Working… Menu

Qui Gong Programme vs Short Form Sun Style Tai Chi in COPD Patients

The safety and scientific validity of this study is the responsibility of the study sponsor and investigators. Listing a study does not mean it has been evaluated by the U.S. Federal Government. Read our disclaimer for details. Identifier: NCT04357678
Recruitment Status : Completed
First Posted : April 22, 2020
Last Update Posted : April 22, 2020
Information provided by (Responsible Party):
Riphah International University

Brief Summary:
This was a Randomized control Trial. Purposive sampling was done to obtained Sample (n=78) which were randomly allocated to Group A (n=39) and Group B (n=39). Study was conducted from August 2019 to December 2019 in HBS Hospital Islamabad.To determine the effects of Qigong vs. Shot form Sun Style Tai Chi (SSTC) on Lung function, six min walk distance, dyspnea and quality of life in COPD patients.

Condition or disease Intervention/treatment Phase
COPD Other: Qi Gong Programme Other: Short Form Sun Style Tai Chi Not Applicable

Detailed Description:

Chronic obstructive pulmonary disease (COPD) is characterized by persistent respiratory symptoms and air-flow limitation. Dyspnea is related with daily life activity. COPD patients often suffer from dyspnea and exacerbation, which leads to inactivity, deconditioning, and poor functional capacity and quality of life. Several interventions have been investigated with the aim of improving lung function, decreasing dyspnea symptoms and improving quality of life in this patient.

Tai Chi, an exercise involving both upper and lower extremities, originated from China. Tai chi is characterized by posture alignment, weight shifting and circular movements that incorporate elements of muscle endurance and strengthening, balance, relaxation and breathing control. Among previous studies Tai Chi in pulmonary rehabilitation showed a modest complementary benefit in exercise capacity.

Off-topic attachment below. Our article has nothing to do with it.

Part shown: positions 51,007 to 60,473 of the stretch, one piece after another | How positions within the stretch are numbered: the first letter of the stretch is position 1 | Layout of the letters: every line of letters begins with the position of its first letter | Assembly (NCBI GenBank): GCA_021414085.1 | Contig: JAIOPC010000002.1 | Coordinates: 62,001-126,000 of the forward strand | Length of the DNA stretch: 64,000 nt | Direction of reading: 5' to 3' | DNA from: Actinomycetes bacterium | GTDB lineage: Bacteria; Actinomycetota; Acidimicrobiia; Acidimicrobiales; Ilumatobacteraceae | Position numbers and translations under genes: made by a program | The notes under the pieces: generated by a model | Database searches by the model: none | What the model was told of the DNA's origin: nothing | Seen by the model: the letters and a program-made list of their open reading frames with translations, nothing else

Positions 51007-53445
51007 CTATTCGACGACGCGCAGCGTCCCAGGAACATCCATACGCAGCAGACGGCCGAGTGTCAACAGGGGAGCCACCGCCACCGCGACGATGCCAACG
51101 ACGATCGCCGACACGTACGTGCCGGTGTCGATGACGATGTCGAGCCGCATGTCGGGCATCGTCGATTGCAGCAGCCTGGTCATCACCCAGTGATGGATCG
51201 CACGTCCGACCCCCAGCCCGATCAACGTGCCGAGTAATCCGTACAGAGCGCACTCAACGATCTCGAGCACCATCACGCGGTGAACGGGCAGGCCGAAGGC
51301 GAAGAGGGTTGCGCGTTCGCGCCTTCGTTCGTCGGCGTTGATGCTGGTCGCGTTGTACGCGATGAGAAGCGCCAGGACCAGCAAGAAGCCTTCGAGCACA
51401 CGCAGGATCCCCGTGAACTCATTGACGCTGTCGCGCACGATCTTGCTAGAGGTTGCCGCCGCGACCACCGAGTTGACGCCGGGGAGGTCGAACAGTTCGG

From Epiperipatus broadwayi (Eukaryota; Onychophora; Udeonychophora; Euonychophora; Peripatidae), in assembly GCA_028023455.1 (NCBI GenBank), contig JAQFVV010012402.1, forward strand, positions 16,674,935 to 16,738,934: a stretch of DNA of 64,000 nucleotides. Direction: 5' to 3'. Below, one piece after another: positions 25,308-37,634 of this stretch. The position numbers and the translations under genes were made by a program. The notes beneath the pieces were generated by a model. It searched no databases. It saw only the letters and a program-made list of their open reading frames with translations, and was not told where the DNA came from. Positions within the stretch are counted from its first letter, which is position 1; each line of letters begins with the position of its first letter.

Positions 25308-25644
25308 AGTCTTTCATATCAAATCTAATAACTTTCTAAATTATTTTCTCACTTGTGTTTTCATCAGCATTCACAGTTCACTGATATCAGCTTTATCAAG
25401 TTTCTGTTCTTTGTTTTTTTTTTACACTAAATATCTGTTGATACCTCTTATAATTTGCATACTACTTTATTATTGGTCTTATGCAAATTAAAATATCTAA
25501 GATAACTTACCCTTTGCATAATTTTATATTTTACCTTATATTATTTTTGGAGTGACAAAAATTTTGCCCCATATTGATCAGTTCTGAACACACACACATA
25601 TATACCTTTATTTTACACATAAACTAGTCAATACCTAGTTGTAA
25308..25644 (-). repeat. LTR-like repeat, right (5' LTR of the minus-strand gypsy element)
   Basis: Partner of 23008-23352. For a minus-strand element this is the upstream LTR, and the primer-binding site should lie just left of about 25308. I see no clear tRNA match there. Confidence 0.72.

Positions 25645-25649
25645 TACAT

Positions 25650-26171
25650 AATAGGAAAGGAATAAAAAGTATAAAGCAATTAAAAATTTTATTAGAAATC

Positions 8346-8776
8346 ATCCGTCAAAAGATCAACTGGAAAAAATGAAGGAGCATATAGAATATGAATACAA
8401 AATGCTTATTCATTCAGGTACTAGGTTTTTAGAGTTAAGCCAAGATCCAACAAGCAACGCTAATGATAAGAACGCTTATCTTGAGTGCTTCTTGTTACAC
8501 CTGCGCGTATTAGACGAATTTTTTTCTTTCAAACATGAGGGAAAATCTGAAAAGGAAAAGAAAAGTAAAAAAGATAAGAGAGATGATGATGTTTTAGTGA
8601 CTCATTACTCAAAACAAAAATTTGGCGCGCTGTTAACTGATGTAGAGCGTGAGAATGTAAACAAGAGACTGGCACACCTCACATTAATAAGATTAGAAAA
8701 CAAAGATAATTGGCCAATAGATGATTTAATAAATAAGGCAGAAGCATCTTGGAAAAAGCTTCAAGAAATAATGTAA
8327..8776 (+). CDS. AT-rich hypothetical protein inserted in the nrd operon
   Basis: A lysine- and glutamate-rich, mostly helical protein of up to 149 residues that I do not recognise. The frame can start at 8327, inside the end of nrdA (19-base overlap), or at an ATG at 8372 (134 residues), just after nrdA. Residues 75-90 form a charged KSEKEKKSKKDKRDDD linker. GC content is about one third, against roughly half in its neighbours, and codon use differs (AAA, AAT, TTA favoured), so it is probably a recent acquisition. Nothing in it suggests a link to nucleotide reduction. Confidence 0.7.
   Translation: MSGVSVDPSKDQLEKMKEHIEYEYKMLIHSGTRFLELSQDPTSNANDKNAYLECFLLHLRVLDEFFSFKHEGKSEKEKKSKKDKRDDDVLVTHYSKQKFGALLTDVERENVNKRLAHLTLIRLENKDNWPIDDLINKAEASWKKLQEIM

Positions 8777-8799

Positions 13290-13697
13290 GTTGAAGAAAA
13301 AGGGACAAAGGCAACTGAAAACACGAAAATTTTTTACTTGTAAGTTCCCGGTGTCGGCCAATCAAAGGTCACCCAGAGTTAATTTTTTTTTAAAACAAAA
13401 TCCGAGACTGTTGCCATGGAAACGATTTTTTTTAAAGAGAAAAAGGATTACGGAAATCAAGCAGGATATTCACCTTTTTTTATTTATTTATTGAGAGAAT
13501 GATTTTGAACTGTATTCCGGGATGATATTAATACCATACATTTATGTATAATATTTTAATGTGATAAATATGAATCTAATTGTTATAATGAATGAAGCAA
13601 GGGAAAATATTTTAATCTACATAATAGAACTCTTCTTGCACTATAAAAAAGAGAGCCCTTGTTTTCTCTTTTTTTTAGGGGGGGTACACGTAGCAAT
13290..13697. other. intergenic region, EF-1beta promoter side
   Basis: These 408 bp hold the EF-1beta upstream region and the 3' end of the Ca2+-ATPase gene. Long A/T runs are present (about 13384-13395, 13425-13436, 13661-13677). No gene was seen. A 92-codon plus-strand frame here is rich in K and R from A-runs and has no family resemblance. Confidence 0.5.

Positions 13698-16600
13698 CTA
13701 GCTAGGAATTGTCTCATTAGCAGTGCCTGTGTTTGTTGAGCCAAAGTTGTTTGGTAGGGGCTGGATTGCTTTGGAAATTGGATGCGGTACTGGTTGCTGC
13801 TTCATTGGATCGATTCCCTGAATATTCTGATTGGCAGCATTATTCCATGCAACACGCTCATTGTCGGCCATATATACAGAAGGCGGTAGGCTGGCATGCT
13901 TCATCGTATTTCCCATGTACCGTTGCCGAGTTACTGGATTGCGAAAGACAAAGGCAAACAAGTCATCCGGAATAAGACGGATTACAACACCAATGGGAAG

The Tai Chi program is a safe, effective and feasible method to improve exercise capacity and health-related quality of life in people with COPD. Short form sun style Tai chi is one of the most common styles of t'ai chi. each form can be broken down into several movements which make it easy to learn and teach. Compared to some other styles of t'ai chi, SSTC involves less difficult movements, such as less deep-knee bending and single leg standing, which may make it more suitable for older people.

Qi Gong is defined as a mind-body exercise that involves whole body movements, breathing techniques, postural control, and internal awareness.

effects of Qi Gong on functional capacity and lung functions in COPD patients , and concluded that functional capacity, dyspnea scores and quality of life was significantly improved in mild to moderate COPD patients.

Layout table for study information
Study Type : Interventional  (Clinical Trial)
Actual Enrollment : 78 participants
Allocation: Randomized
Intervention Model: Parallel Assignment
Masking: None (Open Label)
Primary Purpose: Treatment
Official Title: Comparison of Qui Gong Programme With Short Form Sun Style Tai Chi in COPD Patients
Actual Study Start Date : August 1, 2019
Actual Primary Completion Date : December 30, 2019
Actual Study Completion Date : January 10, 2020

Arm Intervention/treatment
Experimental: Qi Gong Programme
Qi Gong Programme
Other: Qi Gong Programme

Warm-up: In warm up session joint activities were performed along with light stretching. Patients performed these activities with instructor's commands for 5 minutes.

Liu Zi Jue exercise: patients performed intact Liu Zi Jue exercise (form of Qigong).

This includes six healing sounds, Xu, He, Hu, Si, Chui, Xi and the Harmonized actions along with the instructor for 20 minutes. Cooling-down: After completion of Qigong, patient done gentle stretching to adjust back their breathing and this cool down session lasted for 5 minutes. Subjects received supervised training session for 30 min twice a week.

Experimental: Short Form Sun Style Tai Chi
Short Form Sun Style Tai Chi
Other: Short Form Sun Style Tai Chi

Commencing Movement, Opening and closing hand, Single whip, Waving hands in the cloud, Opening and closing hands, Brush knee, Playing lute, Perry and Punch, Block and close, Pushing the mountain, Closing movement.

Participants attended two supervised 30min sessions twice a week. Participants learnt 3 to 4 forms per week and at the completion of study (which is the six week of training), they completed all 21 forms. In each training session, participants revised previous SSTC forms that they learnt earlier up to that session.